NPC-RC for Cherokee NR-100
To those that don't
know of or are unfamiliar with the Cherokee NightRider 100, it is the
AM only version of the NR-150. Features wise, it is comparable to the
Cobra 29 and Uniden PC-76 and PC-78 radios. The NR-100 has a slight advantage
over the Cobra and Uniden since no one has come up with an NPC-RC conversion
for them yet. With this conversion, the NR-100 will outperform and be
cleaner than the Cobra and Uniden models with the JP-6 mod.
It uses basically
the same board as the NR-150 but is slightly smaller and has a few minor
parts differences. Those that have seen the mod for the NR-150 will notice
that the mods are basically the same but there are some differences so
Doing the NR-150 mod on the NR-100 will not work as expected.
Here's the mod for the NR-100.
Step 1. Remove
the internal heatsink by unsoldering the final along with the heat sensing
diode wires(D-88) whic is held against the final within the white nylon
shroud over the final. Take out the 2 screws that hold the heatsink to
the chassis. Then using the factory screws and whit plastic washer mount
the final to the chassis using the factory hole. Be sure to use the insulator
and a liberal amount of heat sink compound. Carefully make sure that the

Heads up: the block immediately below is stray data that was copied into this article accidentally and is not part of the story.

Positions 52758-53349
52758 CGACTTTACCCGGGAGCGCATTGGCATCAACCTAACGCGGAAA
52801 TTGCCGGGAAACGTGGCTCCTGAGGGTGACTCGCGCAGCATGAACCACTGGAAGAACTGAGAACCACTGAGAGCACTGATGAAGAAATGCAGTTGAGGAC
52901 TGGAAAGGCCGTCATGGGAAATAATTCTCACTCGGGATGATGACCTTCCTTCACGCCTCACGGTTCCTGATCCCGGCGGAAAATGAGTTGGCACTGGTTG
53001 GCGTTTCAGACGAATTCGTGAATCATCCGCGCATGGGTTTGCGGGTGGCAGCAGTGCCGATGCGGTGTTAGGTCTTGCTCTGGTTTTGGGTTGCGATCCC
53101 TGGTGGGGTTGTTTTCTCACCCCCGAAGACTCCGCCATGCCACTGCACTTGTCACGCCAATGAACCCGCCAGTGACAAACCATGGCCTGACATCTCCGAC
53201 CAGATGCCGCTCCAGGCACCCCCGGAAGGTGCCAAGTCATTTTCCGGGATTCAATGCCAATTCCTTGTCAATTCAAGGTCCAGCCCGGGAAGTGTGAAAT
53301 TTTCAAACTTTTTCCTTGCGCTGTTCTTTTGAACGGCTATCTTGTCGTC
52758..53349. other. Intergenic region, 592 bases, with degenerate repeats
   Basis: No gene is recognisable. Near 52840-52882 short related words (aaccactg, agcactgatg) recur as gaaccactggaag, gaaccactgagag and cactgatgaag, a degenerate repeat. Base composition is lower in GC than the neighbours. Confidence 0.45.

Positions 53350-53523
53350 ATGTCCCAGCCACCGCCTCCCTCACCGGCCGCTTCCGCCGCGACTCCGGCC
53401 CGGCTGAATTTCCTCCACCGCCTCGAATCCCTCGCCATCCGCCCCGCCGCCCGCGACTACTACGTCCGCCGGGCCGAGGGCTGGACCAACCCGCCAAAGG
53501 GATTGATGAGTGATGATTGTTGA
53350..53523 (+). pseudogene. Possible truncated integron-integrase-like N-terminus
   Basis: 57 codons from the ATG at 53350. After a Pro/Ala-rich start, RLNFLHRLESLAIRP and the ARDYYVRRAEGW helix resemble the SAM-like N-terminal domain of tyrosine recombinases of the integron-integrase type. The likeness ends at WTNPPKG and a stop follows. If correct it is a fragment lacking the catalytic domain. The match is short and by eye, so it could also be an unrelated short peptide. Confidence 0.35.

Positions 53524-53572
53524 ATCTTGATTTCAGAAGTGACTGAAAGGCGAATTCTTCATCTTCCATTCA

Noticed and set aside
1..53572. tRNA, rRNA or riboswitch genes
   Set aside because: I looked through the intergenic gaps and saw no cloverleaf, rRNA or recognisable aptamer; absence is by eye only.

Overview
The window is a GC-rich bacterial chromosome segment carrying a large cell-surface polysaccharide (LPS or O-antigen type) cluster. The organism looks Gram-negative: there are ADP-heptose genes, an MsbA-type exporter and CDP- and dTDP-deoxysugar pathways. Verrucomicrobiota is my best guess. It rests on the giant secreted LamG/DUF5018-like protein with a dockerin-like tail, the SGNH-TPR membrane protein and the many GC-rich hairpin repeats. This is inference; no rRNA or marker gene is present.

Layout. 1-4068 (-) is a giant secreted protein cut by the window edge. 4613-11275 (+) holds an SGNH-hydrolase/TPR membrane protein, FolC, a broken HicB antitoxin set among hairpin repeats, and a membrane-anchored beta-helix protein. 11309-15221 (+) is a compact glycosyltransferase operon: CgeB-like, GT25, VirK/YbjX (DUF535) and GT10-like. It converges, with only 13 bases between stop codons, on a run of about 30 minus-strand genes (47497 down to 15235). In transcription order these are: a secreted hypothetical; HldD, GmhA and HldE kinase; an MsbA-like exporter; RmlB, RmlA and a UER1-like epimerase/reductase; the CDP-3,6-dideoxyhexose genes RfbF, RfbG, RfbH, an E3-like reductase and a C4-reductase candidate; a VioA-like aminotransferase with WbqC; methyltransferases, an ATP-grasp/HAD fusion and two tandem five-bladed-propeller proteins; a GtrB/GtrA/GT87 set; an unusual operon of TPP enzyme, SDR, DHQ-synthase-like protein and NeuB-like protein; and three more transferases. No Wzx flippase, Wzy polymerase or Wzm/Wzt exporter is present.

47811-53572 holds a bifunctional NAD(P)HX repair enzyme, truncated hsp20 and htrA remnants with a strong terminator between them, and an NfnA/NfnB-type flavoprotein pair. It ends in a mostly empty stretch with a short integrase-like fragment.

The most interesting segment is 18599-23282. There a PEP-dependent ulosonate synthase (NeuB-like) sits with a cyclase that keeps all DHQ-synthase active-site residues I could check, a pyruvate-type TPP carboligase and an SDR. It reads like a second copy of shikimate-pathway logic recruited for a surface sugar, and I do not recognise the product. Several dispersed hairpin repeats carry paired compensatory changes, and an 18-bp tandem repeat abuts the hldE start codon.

diode is inside the white nylon shroud or epoxy it to the final as a last
Step 2. Remove L-36 near VR-20. L-36 is a 2 watt resistor with a ferrite
bead on one of its wire leads.
Replace L-36 with a plain wire and the bead from the resistor.
While you are in this area of the board, you will see that there are 2
wires at TP-7 that are on the same hole. Unsolder and pull these wires
from the hole. Solder these 2 ends together making sure they are well
insulated. Remove all solder from the hole. Run at least 14 guage insulated
wire from the hole on the solder side of the board to the emitter of the
AM regulator transistor, TR-51. Double check to make sure
that the wire is in the rear hole at TP-7 since there are 2 holes at that
Step 4. Remove TR-50 and replace it with a 2SA1869 with the flat
side of the transistor towards the
inside of the radio. If you can't find a 2SA 1869, a 2SA 1012 can be used
in its place.
Step 5. Remove C-189 and lay it aside to use later. Prepare a 1N4001
diode by clipping the banded cathode end to 1/8" long. Prepare a
100 ohm 1/4 watt resistor in the same manner and solder the short ends
together. Install the diode/ resistor combination in the holes vacated
by C-189 with the resistor in the rear hole and the long wire of the diode
in the front hole. Solder C-189 on the bottom of the board to the wire
leads from the resistor/ diode combination that you just put in. Turn
VR-13 fully countrclockwise.
Step 6. Remove R-237 and replace it with a 100 ohm 1/2 watt resistor.
Step 7. Optional. For those people that have a spectrum analyzer
and know how to use the mic gain
properly, remove R-249. Those that leave R-249 in will not really notice
much of a performance difference but will have a slightly cleaner signal.
If you leave R-249 in place you will still have to experiment with the
mic gain to find the loudest signal without splatter.
Step 8. Adjust deadkey wattage to 2 watts. Radio should swing to
20 watts or better.
I hope this mod will help those that are interested in these neat radios.
I would like to thank Billy Dean
Ward for his help with this modification. This is HIS mod with minor changes
in wording and the substitutionof the 2SA1012 fo r those that can't find